The Kestrels - Cassie and Ziggy

Videos will be updated regularly during the 2018 nesting season

Cassie and Ziggy first nested here in 2017 when they raised 4 chicks which all fledged. They made their nest in a big old barn ventilation tile that we fixed high on an east-facing wall of our larger barn. They returned to nest again in April 2018 and the camera was put in place in May, after 6 eggs had been laid.

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The RSPB on Kestrels

Kestrels defend only a small territory immediately around the nest. The larger home range where the birds find most of their food is often partly shared with neighbouring pairs. The home range is at least 1 km square, but can be as large as 10 km square. Food availability and number of other kestrels in the area determine the size.

Kestrels are adaptable in their use of nest sites, but do not build their own nests. Old or disused nests of crows and other stick nesters are often used, as are ledges on cliffs and buildings. They are also regular hole-nesters and readily accept nestboxes. The same nest site is often used in successive years with some sites used for decades.

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6. 16 June 2018 - The young kestrels start to show feathers - one finds its food hard to swallow

5. 30 May 2018 - Collage of chicks being fed mice and lizards

5. 26 May 2018 - Footage inside and outside the nest

4. 25 May 2018 - Five chicks have hatched, sixth not apparent, Cassie feeding them

3. 23 May 2018 - Three chicks have hatched, parents feeding them

3. 11 May 2018 - Ziggy Brings Home the Bacon. Don't Blink!

2. 10 May 2018 - Female (Cassie) to Male (Ziggy) Handover

1. 7 May 2018 - Female (Cassie) on clutch of 6 eggs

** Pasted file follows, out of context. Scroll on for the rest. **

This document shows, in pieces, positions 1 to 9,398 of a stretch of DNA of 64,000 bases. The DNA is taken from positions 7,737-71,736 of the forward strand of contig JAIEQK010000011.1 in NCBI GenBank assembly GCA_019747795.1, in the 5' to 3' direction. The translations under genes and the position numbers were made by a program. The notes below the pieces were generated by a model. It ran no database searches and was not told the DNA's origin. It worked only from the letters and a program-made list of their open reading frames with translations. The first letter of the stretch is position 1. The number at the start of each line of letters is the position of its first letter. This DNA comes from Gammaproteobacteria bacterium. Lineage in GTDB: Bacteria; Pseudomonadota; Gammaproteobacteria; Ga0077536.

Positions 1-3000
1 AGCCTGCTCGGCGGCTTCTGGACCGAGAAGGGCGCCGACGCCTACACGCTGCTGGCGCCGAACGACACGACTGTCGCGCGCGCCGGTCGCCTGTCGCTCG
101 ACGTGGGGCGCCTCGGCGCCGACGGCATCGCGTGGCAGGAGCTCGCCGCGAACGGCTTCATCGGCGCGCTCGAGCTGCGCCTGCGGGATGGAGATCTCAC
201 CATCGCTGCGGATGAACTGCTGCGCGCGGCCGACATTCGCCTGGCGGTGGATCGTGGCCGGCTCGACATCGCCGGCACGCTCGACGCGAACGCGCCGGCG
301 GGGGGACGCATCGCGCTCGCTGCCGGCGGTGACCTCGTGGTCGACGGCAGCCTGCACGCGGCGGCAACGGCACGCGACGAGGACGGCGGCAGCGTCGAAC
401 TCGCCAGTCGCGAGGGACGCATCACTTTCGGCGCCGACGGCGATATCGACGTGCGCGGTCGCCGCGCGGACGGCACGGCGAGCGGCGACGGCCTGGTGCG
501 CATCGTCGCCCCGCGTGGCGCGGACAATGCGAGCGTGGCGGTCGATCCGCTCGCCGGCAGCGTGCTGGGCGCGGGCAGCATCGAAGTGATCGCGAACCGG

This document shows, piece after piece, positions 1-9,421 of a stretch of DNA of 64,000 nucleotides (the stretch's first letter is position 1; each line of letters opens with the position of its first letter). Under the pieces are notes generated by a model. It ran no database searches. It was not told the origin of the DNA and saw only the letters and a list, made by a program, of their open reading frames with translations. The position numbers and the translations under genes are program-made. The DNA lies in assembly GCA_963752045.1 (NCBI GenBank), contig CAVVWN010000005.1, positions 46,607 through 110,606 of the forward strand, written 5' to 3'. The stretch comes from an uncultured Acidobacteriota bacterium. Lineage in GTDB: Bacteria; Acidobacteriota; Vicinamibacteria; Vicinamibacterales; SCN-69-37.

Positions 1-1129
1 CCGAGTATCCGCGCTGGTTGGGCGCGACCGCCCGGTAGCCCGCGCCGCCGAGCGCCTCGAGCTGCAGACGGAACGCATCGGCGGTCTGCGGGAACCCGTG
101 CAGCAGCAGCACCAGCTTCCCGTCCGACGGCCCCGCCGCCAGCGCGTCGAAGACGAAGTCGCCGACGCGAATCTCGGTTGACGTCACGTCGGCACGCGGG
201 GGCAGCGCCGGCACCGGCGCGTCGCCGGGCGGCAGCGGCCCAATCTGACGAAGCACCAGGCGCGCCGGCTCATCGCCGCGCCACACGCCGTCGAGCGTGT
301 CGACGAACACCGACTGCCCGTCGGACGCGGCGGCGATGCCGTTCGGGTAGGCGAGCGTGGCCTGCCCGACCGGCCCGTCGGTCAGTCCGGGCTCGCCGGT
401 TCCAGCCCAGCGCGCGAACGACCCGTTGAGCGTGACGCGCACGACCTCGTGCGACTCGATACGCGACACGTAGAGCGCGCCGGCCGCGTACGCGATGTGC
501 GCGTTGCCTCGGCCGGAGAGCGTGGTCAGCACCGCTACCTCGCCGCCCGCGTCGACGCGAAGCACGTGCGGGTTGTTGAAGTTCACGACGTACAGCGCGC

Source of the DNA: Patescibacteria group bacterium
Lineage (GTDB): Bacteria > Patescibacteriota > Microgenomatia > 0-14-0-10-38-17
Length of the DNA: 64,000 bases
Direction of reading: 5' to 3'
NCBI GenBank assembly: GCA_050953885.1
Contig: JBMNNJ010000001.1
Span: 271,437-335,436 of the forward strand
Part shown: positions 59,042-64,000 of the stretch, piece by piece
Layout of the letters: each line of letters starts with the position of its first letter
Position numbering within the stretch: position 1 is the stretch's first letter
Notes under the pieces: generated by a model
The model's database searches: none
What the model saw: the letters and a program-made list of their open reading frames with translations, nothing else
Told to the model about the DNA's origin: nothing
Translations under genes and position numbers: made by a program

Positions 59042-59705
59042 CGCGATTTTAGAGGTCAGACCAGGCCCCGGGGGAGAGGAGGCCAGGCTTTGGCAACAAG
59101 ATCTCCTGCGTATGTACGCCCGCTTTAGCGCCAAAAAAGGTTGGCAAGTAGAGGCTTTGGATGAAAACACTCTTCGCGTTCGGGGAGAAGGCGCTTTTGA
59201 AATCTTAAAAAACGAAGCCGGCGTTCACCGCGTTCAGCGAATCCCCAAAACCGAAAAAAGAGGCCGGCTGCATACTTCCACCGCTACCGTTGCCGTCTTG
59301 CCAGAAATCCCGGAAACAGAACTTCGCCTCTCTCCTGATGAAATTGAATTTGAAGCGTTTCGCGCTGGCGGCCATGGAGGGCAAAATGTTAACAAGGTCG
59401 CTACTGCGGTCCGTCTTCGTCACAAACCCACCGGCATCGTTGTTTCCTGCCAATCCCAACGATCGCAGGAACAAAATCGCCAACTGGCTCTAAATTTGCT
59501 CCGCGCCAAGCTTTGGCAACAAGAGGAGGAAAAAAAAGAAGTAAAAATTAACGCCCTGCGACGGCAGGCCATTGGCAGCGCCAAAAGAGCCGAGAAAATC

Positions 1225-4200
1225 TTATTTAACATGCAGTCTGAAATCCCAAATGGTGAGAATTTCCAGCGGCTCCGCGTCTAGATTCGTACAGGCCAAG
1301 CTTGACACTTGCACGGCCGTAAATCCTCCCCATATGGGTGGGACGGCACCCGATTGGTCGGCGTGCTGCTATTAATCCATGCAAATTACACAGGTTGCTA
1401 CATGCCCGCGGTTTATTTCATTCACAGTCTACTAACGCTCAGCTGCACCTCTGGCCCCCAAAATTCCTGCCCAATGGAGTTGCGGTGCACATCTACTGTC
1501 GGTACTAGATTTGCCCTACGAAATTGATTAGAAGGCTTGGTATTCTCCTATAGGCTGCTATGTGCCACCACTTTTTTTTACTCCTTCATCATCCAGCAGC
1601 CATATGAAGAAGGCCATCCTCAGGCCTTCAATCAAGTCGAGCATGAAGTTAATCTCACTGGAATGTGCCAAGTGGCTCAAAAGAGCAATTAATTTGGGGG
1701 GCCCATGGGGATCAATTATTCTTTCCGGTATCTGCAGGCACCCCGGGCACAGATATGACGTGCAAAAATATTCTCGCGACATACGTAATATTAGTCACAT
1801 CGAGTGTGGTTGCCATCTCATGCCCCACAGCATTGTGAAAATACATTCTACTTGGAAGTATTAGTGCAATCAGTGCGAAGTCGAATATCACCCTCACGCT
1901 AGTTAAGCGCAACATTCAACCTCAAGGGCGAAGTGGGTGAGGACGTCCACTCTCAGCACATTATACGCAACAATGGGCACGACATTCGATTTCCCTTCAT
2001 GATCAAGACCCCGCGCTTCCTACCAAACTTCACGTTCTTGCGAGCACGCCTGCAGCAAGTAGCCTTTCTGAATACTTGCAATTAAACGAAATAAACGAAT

The timing of egg laying is dependent on the weather, but the female normally lays her clutch of 3-6 eggs in late April or early May. She is only able to produce eggs if she can get enough food. In years when vole numbers are low, many kestrels fail to nest at all.

The female lays the eggs at two-day intervals, and usually starts to incubate as she lays the third egg. Incubation takes 27-29 days per egg, which hatch over a period of a few days. The chicks require constant brooding for the first 10-14 days, after which they are able to control their own body temperature.

The male provides the female and the chicks with food throughout the nesting period. The female will only hunt if food is short, risking the loss of eggs or young chicks. Only as the young get bigger, can she safely start to hunt close to the nest.

The chicks fledge gradually when they are around four weeks old. They explore increasing distances from the nest, but return to it to roost for another couple of weeks. Adults continue to feed the young for a month after fledging, during which time they will learn to catch their own food.

Unusually for birds of prey, there is no aggression between the chicks, which tend to fly, perch and roost together even for some time after fledging.


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